Do I need to associate my backend API server with a domain name to get an SSL certificate for it (HTTPS)?

I have developed my DRF back-end API locally, deployed it on an AWS Lightsail instance (with a public static IP) and I now want to secure it with HTTPS.

I understand that in order to use Let’s Encrypt (and not pay for an SSL certificate), I have to have a domain name associated to my instance IP since Let’s Encrypt doesn’t provide certificates for public IPs. As this is my back-end API (and not just a website), I don’t intend to buy a domain specifically for this.

  1. Can I, somehow, associate my Lightsail IP with another domain that I’ve already purchased (and is used to host my company’s landing page)? If yes, will there be any impact on my API’s performance?

  2. Is there any other alternative to obtain an SSL? (Apart from paying another CA to issue this for my public IP?)

Go to Source
Author: kingJulian

Is it safe to embed a google form on a website without an SSL Certificate?

I designed a Google Form for a website which does not have an SSL Certificate. I have planned to embed it onto a page using an iframe tag. I am currently testing it and have published a test page with the form, but when I fill out any of the fields Google Chrome says that the page is,

Not Secure

but it is in red unlike the normal grey.

The form is not asking for any information such as credit card numbers, but it is asking for name, email, and some other information.

Is this safe to embed the Google Form or does the site need an SSL Cerficicate?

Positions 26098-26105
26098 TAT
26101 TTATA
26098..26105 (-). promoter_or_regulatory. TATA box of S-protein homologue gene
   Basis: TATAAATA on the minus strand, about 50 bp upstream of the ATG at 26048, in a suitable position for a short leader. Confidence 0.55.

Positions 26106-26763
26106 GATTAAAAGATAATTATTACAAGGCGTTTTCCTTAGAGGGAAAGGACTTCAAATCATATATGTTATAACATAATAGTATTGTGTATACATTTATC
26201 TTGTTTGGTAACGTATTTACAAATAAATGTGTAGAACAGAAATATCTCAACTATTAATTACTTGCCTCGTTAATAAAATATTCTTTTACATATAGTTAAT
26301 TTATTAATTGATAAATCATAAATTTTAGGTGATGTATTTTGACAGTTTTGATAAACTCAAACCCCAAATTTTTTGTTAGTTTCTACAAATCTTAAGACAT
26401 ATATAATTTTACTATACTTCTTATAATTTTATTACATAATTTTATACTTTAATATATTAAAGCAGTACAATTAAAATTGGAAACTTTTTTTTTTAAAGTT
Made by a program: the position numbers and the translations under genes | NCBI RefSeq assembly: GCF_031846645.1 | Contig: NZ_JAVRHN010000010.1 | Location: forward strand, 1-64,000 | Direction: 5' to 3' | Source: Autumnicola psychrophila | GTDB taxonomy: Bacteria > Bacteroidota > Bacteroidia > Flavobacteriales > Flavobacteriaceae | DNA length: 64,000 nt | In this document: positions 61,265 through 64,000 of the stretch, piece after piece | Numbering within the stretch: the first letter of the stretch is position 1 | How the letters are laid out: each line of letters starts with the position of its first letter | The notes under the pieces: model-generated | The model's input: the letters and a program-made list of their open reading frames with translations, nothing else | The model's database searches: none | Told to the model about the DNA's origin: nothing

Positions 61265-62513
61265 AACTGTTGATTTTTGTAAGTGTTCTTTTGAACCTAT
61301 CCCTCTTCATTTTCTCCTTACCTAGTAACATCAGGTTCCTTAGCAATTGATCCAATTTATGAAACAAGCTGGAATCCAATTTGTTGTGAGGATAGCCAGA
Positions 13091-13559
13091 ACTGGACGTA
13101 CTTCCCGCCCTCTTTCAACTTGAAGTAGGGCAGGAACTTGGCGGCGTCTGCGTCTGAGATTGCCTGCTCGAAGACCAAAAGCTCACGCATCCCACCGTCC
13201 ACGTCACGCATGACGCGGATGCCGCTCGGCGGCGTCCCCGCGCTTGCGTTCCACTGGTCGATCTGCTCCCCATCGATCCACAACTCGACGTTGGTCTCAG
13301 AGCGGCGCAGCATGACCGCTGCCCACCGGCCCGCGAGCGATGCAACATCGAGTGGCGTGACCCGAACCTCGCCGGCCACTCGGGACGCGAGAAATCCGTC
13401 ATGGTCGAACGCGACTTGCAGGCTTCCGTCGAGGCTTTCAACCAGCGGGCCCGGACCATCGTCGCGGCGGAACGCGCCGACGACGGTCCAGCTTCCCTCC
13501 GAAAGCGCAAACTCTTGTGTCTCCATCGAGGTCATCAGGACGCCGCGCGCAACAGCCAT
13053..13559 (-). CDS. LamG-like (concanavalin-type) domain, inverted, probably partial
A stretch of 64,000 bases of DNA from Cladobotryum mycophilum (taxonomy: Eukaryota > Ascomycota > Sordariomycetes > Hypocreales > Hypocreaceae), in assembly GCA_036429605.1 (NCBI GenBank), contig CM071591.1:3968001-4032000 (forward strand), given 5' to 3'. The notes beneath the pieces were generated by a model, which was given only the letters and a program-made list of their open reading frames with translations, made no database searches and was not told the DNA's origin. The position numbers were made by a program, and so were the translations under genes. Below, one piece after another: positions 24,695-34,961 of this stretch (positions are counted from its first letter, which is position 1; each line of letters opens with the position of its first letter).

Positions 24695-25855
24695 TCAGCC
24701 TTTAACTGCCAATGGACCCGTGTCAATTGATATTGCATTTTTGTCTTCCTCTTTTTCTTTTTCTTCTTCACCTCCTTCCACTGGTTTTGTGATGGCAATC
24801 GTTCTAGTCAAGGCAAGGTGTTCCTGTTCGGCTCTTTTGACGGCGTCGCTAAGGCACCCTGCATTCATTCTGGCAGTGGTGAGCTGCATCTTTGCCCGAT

Go to Source
Author: Vtex

How should I sign a CSR using a signature created in HSM, in C# .NET Core?

I’m exhausted after looking for an answer for 3 days. I don’t know if my suggested flow is wrong or my Google skills have really deteriorated.

My API needs to create a valid certificate from a CSR it received, by signing it with a private key that exists ONLY inside an HSM-like service (Azure KeyVault), which unfortunately doesn’t offer Certificate Authority functions BUT does offer signing data with a key that exists there. My CA certificate’s private key is stored in the HSM. I’m using ECDSA.

My suggested flow:

  1. Client generates Key Pair + CSR and sends CSR to API
  2. API creates a certificate from the CSR
  3. API asks HSM to sign the CSR data and receives back a signature
  4. API appends the signature to the certificate and returns a signed (and including CA in chain) certificate to the Client


I’m using C# .NET Core and would like to keep it cross-platform (as it runs in Linux containers), so I have to keep it as native as possible or using Bouncy Castle (which I’m still not sure if runs in Linux .NET Core).

I really appreciate your help!

Go to Source
Author: NOP-MOV

BREACH attack in HTTPS


This attack is old and works against HTTP compression like gzip.
This is possible when an attacker can find a secret in HTTP response when the server accepts a query parameter and reflect back in response, and calculating gzip size.

But, how can the attacker calculate the size? Can domain raise a request to and measure the size of gzip response when same origin policy is in place?

If the attacker has to calculate the gzip size by doing MITM, then the TLS in HTTPS will prevent that. What am I missing here?

Go to Source
Author: Arul Anand M